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Boycott throws care records into turmoil

By Steve Nowottny

The future of the electronic care record has been thrown into turmoil with thousands of GPs set to join an official boycott of the controversial project.

In a surprise vote at last week's annual representatives' meeting, the BMA adopted a policy of non-cooperation with the care record rollout because of fears over confidentiality. The move threatens the entire future of the Government's flagship IT project, with serious doubts now cast over how Connecting for Health can proceed without doctors' co-operation.

A Pulse snap survey of more than 100 GPs found three in four plan to follow the boycott, raising the prospect that thousands of GPs will refuse to upload their patients' records as the care record is rolled out over the next 18 months. But the vote came in defiance of the BMA's leadership, leaving confusion over how rigorously non-cooperation would be pushed – even though it now constitutes formal BMA policy.

Connecting for Health is playing for time and claimed the BMA now had 'conflicting policy' over its attitude to the care record programme. The motion passed at the ARM called for the BMA to 'advise all its members not to co-operate with the proposed centralised storage of medical records as it seriously endangers patient confidentiality'. Delegates also passed a motion calling for an urgent public inquiry into the National Programme for IT.

Dr Charlie Daniels, a GP in Torquay, Devon, who proposed both motions, said the BMA should send 'a clear message' to ministers. 'The safety of medical records and patient confidentiality are the glue binding the doctor-patient relationship. It will be us and more importantly our patients who will be losers if it all goes tits up.'

The motions were passed against the advice of the BMA senior leadership, who had urged moderation. Dr Richard Vautrey, GPC negotiator and a member of the BMA's IT working group, had warned adopting a policy of non-cooperation would be 'ill-advised'.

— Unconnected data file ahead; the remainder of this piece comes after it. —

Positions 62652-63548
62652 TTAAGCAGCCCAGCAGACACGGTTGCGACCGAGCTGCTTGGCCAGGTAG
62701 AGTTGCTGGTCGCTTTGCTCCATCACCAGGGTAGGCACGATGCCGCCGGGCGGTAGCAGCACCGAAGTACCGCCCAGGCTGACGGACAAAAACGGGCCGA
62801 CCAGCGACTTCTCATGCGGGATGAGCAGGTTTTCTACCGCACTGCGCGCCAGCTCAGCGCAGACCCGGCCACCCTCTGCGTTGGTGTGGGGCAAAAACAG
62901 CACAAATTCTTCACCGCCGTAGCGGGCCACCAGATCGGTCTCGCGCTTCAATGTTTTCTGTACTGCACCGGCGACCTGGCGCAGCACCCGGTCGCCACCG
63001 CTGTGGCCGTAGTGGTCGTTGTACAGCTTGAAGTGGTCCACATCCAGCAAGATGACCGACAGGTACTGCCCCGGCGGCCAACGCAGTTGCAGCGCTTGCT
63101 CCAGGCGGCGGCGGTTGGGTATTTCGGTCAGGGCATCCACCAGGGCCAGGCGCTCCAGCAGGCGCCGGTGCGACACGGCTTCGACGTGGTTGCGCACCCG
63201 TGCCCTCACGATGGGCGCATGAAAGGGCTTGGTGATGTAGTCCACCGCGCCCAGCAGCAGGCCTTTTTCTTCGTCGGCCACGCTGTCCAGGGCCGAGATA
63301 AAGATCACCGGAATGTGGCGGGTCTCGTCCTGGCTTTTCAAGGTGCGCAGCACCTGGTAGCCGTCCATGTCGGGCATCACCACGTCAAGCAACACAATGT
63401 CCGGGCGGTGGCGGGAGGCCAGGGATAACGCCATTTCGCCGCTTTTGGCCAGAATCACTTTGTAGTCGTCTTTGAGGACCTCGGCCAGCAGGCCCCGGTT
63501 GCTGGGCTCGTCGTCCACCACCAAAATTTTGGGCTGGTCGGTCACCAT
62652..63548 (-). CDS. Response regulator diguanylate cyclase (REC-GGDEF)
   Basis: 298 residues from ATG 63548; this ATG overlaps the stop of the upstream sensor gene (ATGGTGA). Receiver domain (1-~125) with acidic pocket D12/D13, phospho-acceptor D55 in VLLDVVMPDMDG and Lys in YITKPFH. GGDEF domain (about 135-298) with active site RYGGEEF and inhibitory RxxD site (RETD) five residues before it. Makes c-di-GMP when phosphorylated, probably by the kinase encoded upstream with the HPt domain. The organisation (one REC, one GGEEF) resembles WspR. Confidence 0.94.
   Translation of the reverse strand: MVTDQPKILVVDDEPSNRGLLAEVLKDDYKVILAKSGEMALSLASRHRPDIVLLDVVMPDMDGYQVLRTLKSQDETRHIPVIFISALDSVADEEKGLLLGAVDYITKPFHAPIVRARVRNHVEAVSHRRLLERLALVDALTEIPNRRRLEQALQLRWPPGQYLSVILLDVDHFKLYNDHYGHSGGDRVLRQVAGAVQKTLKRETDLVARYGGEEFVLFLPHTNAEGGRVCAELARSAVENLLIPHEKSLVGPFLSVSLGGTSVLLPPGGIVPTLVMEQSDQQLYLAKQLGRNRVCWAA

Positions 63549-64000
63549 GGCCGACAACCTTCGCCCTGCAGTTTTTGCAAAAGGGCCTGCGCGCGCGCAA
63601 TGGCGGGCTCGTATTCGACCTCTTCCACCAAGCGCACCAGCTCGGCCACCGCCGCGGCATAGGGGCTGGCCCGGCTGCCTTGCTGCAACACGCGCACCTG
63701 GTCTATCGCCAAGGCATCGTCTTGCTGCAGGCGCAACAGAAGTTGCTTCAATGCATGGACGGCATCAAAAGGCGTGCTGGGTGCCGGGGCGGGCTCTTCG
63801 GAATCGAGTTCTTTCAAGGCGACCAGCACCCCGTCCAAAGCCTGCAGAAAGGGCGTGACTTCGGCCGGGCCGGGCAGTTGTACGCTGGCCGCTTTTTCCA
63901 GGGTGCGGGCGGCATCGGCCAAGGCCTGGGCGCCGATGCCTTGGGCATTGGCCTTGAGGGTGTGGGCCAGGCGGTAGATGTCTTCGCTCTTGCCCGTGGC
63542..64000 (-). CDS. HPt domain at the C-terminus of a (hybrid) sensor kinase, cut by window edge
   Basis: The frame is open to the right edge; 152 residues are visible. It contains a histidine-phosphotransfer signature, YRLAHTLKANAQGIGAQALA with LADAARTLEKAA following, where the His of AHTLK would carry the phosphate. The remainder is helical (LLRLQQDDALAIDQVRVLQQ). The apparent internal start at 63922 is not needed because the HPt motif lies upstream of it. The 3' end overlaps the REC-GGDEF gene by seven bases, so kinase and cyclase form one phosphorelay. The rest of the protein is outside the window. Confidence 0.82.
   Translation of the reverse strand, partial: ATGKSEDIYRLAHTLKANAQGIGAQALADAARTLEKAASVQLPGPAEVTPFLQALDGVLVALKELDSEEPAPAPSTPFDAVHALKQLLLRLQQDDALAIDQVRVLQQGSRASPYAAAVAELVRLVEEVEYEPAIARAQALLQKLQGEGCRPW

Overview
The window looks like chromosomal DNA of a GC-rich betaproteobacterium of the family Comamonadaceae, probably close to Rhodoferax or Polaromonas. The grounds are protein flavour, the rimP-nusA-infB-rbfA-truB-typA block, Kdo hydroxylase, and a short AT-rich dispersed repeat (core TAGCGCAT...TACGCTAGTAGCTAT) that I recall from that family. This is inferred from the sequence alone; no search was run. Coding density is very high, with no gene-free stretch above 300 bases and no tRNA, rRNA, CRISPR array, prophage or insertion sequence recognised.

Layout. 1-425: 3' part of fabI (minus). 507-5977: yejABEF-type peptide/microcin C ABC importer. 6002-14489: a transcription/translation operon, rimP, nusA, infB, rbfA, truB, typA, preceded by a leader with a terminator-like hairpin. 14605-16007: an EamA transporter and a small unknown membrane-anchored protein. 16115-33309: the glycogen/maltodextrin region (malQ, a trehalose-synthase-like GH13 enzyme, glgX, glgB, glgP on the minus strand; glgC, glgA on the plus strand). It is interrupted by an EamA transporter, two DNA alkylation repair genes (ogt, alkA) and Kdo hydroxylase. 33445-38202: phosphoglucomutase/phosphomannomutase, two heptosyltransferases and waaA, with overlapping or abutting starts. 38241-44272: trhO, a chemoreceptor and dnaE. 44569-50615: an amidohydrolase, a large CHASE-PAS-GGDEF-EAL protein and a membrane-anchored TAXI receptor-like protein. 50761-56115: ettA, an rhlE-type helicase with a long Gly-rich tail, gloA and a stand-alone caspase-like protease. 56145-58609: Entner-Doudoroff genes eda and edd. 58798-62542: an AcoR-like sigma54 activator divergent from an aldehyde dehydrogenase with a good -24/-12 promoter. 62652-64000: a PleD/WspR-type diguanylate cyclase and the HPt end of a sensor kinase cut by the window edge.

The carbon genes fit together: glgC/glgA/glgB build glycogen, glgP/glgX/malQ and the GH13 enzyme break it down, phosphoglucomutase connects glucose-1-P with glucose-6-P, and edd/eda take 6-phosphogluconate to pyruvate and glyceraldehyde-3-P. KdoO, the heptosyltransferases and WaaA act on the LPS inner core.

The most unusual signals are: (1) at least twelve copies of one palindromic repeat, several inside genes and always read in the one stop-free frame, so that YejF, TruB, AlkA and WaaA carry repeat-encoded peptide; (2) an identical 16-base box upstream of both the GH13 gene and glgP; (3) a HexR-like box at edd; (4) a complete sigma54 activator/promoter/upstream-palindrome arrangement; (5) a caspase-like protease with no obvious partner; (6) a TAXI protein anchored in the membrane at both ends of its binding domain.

Speaking to Pulse after the debate, he said that although the working group on IT would discuss how to take the policy forward, views from the current GP survey would also be taken into account. 'We need to know if the views at the ARM are consistent with those of the profession in general.'

But a BMA spokesperson confirmed non-cooperation was official BMA policy and guidance setting out practical steps for GPs to take would be published. The vote follows the Pulse Common Sense on IT campaign, which recently featured in a parliamentary debate on the care record project.

Dr Simon Eccles, hospital doctors' clinical lead for Connecting for Health, who was hissed during the ARM debate, insisted: 'The confidentiality controls in place are exactly what the BMA demanded. 'Grassroots GPs largely backed the BMA's decision.

Dr Brian McGregor, a GP in York, said: 'It's nice to see the BMA developing its own spine.'

Motion that became official BMA policyMotion that became official BMA policy Motion that became official BMA policy

The BMA should advise all members not to co-operate with centralised storage of medical records as this seriously endangers patient confidentiality

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